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IDEA Warning to the PM Abiy Ahmed-Led Ethiopian Government

IDEA Editorial                                                                       December 17, 2019

The Institute of Development and Education for Africa (IDEA) has serious concerns about the complicated and incredibly dangerous political landscape that currently prevails in Ethiopia; hence this warning to the present governing elite of the country. It is for the sake of the Ethiopian people and the wish of stability and progress in Ethiopia that we at IDEA came up with a caveat so that wrong policies and political programs are redeemed before the country plunges into the abyss. The enumeration format below is deliberately wrought to attract the eyes and perceptive minds of Ethiopians and the powers-that-be:

1.    The Ethiopian Government must preserve Ethiopian sovereignty at any cost. We say this because, at one point in due course of his speech, Dr. Abiy Ahmed said, “Ethiopia is not sovereign” in the context of donor aid that the country gets. This kind of phrasing could be a slip of the tongue but it is a   perfidious and treacherous assertion nonetheless. What makes Ethiopia unique is that it was never colonized, although briefly it encountered a brunt of Western hegemony during the five year Italian occupation; Ethiopia could also continue to assert its economic sovereignty if the ruling elite exhibits a sense of self-determination and patriotism. PM Abiy and his cabinet must not be oblivious to the fierce sense of independence of Ethiopians!

2.    Do not sell off major Ethiopian economic enterprises such as Ethio-Telecom, Ethiopian Light and Power Authority (ELPA), Ethiopian Railway, Ethiopian Shipping Lines etc. These are major assets of the country, and if privatized, there aren’t Ethiopian billionaires to buy them; foreign corporations, however, could do so and that will make Ethiopia dependent in unequal global political economy.

3.    Do not permit any economic shock induced by foreign corporations and/or by their respective governments. There are abundant lessons in regards to shocks from the experiments tried in Latin American, African, and Asian economies in the 1970s, 1980s and beyond. The countries of these continents were virtually destroyed by what Naomi Klein aptly calls “disaster capitalism”; a denomination of the latter, known as structural adjustment program (SAP), put out by the World Bank and the IMF, emasculated African countries that adopted the Program as a precondition to getting aid from the Bretton Woods institutions. But as a result of SAP, their economies faltered and collapsed ignominiously.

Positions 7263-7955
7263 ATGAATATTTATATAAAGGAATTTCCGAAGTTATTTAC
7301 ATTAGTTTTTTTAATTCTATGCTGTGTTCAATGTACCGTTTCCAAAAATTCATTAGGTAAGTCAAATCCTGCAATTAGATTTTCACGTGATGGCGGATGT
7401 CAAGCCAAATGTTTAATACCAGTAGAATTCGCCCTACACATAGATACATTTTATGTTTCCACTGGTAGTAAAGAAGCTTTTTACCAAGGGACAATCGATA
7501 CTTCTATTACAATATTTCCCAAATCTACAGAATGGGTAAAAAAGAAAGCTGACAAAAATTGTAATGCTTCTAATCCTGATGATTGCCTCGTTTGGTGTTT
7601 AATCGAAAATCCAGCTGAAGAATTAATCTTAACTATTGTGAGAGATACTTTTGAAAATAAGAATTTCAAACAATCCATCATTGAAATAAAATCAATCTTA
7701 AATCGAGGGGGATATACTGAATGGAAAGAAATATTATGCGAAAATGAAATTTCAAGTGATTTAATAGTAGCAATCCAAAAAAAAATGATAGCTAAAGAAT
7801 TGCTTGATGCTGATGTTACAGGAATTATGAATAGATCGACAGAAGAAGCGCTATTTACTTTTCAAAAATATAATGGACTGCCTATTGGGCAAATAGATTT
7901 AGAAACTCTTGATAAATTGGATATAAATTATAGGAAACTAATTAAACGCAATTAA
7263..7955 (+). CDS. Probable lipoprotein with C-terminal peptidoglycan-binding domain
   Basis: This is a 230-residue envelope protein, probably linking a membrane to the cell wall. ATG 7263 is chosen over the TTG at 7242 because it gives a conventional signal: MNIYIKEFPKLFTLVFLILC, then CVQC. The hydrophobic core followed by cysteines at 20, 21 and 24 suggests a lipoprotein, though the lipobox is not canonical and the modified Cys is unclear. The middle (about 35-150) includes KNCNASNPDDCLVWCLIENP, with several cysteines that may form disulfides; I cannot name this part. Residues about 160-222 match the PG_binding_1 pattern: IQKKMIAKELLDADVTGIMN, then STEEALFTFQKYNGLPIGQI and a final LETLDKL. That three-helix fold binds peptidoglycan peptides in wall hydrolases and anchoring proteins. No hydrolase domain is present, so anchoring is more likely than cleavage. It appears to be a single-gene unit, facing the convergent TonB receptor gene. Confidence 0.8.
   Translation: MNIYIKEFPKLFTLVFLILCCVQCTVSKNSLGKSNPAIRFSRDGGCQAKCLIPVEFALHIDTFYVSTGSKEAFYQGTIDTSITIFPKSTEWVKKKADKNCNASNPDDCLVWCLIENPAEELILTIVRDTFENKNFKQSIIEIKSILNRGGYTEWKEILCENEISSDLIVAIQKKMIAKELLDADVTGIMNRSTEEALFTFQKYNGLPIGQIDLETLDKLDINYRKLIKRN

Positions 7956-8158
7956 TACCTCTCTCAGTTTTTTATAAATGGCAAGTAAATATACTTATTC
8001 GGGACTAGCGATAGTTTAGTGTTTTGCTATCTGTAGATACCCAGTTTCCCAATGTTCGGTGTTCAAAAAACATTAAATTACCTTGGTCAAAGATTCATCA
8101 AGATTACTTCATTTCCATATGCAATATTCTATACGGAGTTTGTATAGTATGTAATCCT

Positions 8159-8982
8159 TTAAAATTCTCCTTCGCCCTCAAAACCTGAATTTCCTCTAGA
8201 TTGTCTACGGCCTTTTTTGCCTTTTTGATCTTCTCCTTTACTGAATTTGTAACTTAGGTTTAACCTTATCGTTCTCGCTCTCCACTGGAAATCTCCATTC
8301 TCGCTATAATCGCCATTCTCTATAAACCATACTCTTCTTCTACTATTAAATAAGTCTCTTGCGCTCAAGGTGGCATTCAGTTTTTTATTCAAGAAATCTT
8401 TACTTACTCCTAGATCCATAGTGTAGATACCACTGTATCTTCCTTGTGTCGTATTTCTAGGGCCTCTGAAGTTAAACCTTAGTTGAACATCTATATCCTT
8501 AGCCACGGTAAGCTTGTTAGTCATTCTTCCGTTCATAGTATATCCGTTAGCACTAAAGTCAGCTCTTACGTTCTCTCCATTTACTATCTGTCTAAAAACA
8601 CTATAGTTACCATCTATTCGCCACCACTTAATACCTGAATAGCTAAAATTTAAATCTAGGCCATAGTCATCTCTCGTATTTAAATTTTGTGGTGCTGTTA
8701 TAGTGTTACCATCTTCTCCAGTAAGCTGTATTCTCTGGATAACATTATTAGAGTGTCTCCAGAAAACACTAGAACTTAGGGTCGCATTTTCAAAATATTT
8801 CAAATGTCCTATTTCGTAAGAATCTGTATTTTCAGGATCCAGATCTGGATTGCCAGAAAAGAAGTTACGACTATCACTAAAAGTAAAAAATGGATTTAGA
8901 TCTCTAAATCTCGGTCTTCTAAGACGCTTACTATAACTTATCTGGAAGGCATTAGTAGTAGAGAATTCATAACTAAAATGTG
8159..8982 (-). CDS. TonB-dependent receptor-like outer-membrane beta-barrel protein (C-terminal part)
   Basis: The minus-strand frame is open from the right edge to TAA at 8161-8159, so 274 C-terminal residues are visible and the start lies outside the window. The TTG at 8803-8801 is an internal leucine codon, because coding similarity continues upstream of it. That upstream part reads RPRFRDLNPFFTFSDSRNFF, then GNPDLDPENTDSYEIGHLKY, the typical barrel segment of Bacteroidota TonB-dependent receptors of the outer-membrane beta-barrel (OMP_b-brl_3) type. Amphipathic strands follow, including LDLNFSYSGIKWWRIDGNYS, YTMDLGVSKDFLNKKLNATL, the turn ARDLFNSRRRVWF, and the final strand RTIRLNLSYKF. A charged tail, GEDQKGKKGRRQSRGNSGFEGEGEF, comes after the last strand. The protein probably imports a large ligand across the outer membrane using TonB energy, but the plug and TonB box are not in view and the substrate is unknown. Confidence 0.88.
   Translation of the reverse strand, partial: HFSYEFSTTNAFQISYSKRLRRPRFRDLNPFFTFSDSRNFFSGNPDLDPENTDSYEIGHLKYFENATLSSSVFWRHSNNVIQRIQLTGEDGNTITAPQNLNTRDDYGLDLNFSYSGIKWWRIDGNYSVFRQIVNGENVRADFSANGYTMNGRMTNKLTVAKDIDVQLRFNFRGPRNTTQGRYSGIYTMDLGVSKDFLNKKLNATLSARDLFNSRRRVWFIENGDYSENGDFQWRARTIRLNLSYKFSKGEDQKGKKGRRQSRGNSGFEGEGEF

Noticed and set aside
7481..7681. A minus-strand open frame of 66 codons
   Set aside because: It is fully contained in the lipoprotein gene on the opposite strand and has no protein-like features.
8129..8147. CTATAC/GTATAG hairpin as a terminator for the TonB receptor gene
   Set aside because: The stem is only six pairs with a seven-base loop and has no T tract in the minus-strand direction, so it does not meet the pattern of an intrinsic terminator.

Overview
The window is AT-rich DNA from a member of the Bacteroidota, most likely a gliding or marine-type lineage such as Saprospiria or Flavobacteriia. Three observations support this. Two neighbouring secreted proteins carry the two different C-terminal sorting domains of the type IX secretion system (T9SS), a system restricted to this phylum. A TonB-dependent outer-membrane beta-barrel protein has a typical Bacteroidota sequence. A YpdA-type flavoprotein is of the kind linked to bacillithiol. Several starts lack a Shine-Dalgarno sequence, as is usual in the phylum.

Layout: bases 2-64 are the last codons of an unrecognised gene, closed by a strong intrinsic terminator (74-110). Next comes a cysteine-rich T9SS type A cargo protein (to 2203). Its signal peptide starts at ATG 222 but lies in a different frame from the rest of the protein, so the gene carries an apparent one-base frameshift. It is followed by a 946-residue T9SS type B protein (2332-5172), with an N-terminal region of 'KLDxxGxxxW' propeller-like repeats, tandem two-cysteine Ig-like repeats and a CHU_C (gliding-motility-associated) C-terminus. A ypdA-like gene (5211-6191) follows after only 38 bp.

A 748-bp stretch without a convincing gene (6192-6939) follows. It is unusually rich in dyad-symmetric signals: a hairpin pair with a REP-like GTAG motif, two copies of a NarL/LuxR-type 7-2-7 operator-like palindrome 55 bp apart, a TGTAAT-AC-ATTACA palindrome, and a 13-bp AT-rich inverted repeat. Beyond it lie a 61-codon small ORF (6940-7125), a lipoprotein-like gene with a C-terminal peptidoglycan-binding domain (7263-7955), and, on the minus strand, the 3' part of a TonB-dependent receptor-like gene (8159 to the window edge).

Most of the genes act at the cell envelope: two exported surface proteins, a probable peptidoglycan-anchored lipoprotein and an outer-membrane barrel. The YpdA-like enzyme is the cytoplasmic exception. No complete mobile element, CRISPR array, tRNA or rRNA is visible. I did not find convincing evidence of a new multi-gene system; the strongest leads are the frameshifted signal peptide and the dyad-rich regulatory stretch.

4.    Take action against marauding criminal armed gangs that have virtually disturbed the Ethiopian socioeconomic fabric and have rendered havoc to the daily life of Ethiopians.

5.    By hook or by crook, open up the closed highway roads, especially those that connect the Amhara Regional State with the Tigray Regional State. Farmers were unable to bring their produce to the market and merchants could not conduct a sane transaction and exchange in the open air markets due to the closure of the roads. If the Government does not understand that transportation is significantly important to a bustling local economy, it won’t understand macro and/or microeconomics, or the very essence of business. Do something about it!

6.    It is good initiative to assign police forces in university campuses in order to safeguard the students from being victims of ethnic conflict, but the Federal Government in cooperation with the Regional States’ governments should bring about a lasting peace in the university campuses via dialogue that involves professors, students, community and religious elders; the students should also be educated and reoriented in pan-Ethiopian agenda that supersedes  narrow ethnic identity and hatred of other nationalities.